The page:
EPA to phase out chemical testing on mammals

EPA to phase out chemical testing on mammals

The eventual elimination of chemical testing on mammals was announced Tuesday by the U.S. Environmental Protection Agency.

The agency plans a 30 percent reduction in the number of studies that require the use of mammals to test potentially harmful chemicals by 2025 and to halt such studies by 2035, although some approvals may be granted on a case-by-case basis, The New York Times reported. The EPA also announced that it will provide $4.25 million to four universities and a to work on new ways of testing that do not use animals.

The was welcomed by animal rights groups. "We are really excited as this has been something we've wanted for quite some time," Kitty Block, president and chief executive officer of the Humane Society of the United States, told The Times. "The alternatives are the future. They're more efficient and save lives."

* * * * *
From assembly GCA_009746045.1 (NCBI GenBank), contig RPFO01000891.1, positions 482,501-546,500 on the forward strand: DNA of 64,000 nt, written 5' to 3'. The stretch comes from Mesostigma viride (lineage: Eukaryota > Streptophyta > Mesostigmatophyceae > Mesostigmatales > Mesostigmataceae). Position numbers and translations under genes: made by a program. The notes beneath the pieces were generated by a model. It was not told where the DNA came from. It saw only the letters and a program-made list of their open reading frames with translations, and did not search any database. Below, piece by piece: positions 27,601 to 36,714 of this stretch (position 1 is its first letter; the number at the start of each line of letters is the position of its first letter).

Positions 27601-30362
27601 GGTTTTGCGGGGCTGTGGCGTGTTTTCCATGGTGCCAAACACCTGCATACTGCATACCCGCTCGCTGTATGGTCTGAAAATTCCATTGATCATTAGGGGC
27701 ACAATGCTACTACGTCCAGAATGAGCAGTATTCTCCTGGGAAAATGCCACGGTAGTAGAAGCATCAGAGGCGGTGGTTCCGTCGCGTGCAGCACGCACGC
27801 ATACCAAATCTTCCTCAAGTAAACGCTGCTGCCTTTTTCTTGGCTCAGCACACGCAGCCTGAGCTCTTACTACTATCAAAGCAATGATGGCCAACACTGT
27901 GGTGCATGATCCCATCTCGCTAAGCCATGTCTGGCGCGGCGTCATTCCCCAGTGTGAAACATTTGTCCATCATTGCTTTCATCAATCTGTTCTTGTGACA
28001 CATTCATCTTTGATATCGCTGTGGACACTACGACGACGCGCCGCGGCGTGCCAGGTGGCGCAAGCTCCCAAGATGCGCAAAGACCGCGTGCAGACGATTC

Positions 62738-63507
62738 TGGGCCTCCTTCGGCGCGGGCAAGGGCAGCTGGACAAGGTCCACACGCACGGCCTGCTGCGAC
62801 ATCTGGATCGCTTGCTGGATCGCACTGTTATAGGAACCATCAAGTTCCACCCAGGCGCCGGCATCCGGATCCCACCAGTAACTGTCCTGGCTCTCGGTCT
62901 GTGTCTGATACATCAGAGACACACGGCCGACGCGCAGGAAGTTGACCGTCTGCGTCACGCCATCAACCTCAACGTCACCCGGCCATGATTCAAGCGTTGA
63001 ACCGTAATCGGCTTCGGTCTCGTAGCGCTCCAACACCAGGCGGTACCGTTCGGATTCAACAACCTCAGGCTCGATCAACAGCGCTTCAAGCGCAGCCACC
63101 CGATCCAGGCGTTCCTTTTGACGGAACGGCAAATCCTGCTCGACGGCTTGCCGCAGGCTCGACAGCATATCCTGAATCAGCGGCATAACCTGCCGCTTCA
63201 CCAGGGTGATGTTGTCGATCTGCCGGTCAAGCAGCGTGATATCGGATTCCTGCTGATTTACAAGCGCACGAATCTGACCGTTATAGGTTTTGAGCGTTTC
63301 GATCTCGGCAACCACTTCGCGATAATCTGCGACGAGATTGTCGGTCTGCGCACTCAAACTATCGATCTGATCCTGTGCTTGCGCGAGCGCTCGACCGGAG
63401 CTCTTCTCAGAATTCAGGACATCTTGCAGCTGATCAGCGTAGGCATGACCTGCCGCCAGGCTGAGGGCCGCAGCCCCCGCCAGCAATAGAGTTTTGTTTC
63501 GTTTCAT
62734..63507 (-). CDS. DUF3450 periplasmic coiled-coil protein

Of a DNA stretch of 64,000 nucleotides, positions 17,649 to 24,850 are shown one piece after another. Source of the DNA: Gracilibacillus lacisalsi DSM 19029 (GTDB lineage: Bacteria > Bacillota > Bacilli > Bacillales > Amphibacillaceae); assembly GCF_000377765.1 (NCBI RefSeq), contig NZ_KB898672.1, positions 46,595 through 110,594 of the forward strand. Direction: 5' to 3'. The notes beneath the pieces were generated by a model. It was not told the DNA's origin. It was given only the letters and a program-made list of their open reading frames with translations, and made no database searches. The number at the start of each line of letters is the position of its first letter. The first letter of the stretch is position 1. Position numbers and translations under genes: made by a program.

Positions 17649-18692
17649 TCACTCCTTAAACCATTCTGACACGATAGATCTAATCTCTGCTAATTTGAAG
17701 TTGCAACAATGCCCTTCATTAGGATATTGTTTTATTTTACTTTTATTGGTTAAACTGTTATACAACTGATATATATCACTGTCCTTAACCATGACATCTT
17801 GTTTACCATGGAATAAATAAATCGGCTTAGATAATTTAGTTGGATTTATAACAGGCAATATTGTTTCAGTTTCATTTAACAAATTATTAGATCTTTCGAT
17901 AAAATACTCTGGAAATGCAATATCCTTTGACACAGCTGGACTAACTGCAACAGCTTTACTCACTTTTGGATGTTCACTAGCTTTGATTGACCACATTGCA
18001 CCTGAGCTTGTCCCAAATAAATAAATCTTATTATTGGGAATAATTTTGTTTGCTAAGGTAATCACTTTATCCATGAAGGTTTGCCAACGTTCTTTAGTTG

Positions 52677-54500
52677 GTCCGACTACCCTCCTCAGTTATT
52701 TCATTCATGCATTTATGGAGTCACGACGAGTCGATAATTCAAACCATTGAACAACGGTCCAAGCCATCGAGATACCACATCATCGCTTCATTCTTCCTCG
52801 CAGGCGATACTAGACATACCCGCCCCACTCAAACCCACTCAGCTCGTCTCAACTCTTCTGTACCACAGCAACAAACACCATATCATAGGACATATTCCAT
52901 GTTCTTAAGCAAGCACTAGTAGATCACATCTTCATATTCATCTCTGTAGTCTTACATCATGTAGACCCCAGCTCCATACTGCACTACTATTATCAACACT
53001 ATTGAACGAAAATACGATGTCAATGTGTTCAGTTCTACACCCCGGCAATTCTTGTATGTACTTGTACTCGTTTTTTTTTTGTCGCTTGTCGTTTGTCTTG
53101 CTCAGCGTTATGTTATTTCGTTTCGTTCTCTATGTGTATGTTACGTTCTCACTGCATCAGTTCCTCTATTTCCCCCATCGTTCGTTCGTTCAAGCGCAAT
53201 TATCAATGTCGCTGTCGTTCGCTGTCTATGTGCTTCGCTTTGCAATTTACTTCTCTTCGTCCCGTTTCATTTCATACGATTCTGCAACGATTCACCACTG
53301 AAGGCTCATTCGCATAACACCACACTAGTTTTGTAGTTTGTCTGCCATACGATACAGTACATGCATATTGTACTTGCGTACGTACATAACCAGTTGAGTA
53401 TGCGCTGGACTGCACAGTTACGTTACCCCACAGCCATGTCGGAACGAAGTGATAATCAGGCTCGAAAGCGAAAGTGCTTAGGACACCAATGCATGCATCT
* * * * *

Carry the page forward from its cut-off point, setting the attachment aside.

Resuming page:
However, the policy was questioned by environmentalists and scientists who said animal testing of chemicals is needed to protect human health. According to Jennifer Sass, a senior scientist at the environmental group Natural Resources Defense Council, animal testing of chemicals is still necessary because cells in a cannot yet replace whole living systems. She added that "the EPA's deadline is arbitrary. Our interest isn't in speed, it's getting it right. We want proper animal testing because we don't want to end up in our food, air and water."

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